Maybe you feel shocked or even angered by this lack of responsiveness. We tend to expect more concern in these types of situations. However, her behavior may (at least partly) be explained by a difficulty to pick up on, and respond to the emotions of others.

These difficulties are commonly described as empathy deficits which should excuse a person from the general expectation to attend to the feelings of others. But, in a recent article I argue we should reconsider our assumptions about why and how these persons are excused.

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Should land be reclassified as a global commons?

In this post, Megan Blomfield discusses their recent article in Journal of Applied Philosophy on treating land as a common good.


In a world confronting climate change, new questions arise about how land ought to be used and shared globally. Land has already become scarce relative to the demands of the global economy. Climate impacts and policies threaten to significantly exacerbate this problem. Some are suggesting that it is therefore time to classify land as a global commons, akin to other vital and endangered global commons such as the atmosphere. In a recent article, I identify reasons to fear that this move would not in fact promote land justice.

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Dementia, Truthfulness, and Respecting Agency

In this post, Jeanette Kennett and Steve Matthews discuss their recent article in Journal of Applied Philosophy on respecting agency in dementia care.


Years before entering the nursing home Mr Q had been a janitor at a boarding school. With the progression of dementia, he came to perceive the nursing home – with its distinctly institutional décor – as his old place of work. And so, throughout the day he would act out his janitorial role, with its many tasks of checking windows and doors, and making sure that all was running smoothly. The neurologist Oliver Sacks, writing about the case, noted that ‘the Sisters [who ran the home]…though perceiving his confusion and delusion, respected and even reinforced [his] identity. They assisted him [by] giving him keys to certain closets and encouraging him to lock up at night before he retired.’ Did the sisters do the right thing? Perhaps they should have been more truthful by reminding Mr Q that in fact he was a declining patient with dementia. Sacks thought otherwise. Occupying his role helped Mr Q to make sense of his surroundings. In fulfilling this role, says Sacks, ‘[Mr Q] seemed to be organized and held together in a remarkable way…’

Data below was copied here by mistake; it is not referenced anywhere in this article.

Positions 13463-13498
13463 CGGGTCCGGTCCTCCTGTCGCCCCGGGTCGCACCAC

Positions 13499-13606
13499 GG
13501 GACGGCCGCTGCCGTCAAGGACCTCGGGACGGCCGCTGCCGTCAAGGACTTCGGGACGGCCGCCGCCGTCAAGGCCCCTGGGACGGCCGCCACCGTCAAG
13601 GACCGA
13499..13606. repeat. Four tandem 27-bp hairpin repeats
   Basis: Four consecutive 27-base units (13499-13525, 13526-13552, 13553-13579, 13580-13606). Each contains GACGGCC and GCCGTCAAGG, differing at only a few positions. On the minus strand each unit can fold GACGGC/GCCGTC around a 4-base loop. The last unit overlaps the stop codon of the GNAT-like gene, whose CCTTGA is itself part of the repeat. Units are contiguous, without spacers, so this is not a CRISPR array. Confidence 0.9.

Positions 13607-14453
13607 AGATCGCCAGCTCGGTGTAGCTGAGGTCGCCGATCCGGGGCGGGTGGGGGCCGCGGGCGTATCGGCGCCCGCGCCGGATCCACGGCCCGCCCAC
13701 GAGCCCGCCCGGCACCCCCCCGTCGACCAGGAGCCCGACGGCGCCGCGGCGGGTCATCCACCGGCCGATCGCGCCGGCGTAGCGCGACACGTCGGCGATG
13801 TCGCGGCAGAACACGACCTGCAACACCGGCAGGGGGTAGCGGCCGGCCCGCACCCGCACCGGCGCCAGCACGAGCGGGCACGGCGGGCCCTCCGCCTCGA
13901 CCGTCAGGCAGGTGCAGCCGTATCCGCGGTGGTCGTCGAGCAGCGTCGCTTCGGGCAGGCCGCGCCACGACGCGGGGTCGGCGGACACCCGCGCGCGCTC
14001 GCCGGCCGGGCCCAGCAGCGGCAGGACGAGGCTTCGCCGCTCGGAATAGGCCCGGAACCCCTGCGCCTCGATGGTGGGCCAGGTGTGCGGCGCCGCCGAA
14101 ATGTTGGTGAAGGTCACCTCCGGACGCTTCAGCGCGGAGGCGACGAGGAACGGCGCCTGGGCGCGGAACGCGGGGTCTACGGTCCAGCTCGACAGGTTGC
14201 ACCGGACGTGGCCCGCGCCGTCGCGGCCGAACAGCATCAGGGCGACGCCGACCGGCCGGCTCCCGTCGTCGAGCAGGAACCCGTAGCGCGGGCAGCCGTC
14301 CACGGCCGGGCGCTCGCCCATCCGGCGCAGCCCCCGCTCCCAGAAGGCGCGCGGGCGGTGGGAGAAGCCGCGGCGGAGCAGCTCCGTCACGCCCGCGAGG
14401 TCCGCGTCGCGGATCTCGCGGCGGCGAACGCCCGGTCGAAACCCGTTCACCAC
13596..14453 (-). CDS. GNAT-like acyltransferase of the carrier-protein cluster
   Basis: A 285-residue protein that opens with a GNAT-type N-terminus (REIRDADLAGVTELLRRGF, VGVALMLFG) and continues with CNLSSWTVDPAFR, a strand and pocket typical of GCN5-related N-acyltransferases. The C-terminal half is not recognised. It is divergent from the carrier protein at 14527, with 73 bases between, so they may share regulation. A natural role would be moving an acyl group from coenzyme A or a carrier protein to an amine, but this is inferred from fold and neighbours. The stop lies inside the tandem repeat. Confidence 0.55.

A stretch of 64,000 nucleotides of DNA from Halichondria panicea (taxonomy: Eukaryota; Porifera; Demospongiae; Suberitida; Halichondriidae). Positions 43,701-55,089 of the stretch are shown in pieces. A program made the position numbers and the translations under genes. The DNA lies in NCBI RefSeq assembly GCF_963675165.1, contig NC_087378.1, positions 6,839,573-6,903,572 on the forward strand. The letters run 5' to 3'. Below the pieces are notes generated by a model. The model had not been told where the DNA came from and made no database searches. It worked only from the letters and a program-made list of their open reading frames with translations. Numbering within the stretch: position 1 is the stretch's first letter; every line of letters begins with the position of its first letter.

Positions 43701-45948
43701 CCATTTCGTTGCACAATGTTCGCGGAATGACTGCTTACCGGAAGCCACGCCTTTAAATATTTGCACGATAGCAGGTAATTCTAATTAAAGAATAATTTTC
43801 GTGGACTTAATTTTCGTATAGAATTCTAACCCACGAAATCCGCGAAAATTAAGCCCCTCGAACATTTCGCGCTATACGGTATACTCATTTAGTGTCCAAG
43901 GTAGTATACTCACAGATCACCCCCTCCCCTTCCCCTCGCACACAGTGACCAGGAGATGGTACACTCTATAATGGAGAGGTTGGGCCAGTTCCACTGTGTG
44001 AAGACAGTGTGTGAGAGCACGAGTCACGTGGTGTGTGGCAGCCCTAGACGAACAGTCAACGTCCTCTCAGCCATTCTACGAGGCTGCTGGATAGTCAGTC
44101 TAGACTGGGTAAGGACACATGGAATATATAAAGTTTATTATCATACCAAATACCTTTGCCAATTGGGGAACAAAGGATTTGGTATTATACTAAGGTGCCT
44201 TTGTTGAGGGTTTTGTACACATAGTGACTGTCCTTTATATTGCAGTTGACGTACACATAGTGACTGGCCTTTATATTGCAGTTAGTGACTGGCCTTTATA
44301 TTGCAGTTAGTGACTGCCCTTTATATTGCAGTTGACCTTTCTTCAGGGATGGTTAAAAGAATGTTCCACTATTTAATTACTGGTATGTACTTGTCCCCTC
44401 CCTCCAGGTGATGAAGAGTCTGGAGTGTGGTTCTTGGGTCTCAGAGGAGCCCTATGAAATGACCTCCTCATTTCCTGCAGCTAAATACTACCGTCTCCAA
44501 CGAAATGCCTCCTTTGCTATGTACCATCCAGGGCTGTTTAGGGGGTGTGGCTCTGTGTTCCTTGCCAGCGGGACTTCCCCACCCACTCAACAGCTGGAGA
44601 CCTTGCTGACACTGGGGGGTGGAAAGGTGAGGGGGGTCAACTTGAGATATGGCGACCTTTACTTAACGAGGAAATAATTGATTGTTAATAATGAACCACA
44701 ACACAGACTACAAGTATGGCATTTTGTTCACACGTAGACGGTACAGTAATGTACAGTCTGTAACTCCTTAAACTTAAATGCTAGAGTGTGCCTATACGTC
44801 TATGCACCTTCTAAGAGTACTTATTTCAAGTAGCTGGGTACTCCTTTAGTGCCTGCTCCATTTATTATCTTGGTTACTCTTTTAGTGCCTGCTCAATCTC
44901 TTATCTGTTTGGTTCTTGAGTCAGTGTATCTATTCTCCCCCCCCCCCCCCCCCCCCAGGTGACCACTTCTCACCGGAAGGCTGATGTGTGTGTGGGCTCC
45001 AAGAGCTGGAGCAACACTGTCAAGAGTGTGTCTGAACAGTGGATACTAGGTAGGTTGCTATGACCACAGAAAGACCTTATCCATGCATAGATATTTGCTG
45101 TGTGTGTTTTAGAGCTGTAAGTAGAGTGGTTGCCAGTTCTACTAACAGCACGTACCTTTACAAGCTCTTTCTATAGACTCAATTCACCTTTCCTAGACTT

The case of Mr. Q raises a thorny problem for caregivers: should truthfulness give way when people with dementia form false beliefs about their circumstances? This moral dilemma is usually presented as a choice between acting on a principle of respect for persons – which requires truthfulness – versus acting out of a concern for their welfare – which might require going along with a false belief. In our recent article, however, we argue that the debate should be framed in a different way. It seems to us, that in going along with Mr Q, the Sisters were scaffolding and protecting his sense of identity, something that thereby respected his agency. This of course had the added effect of attending to Mr Q’s welfare. We argue that when we support a person’s agency in these ways their welfare needs are simultaneously addressed.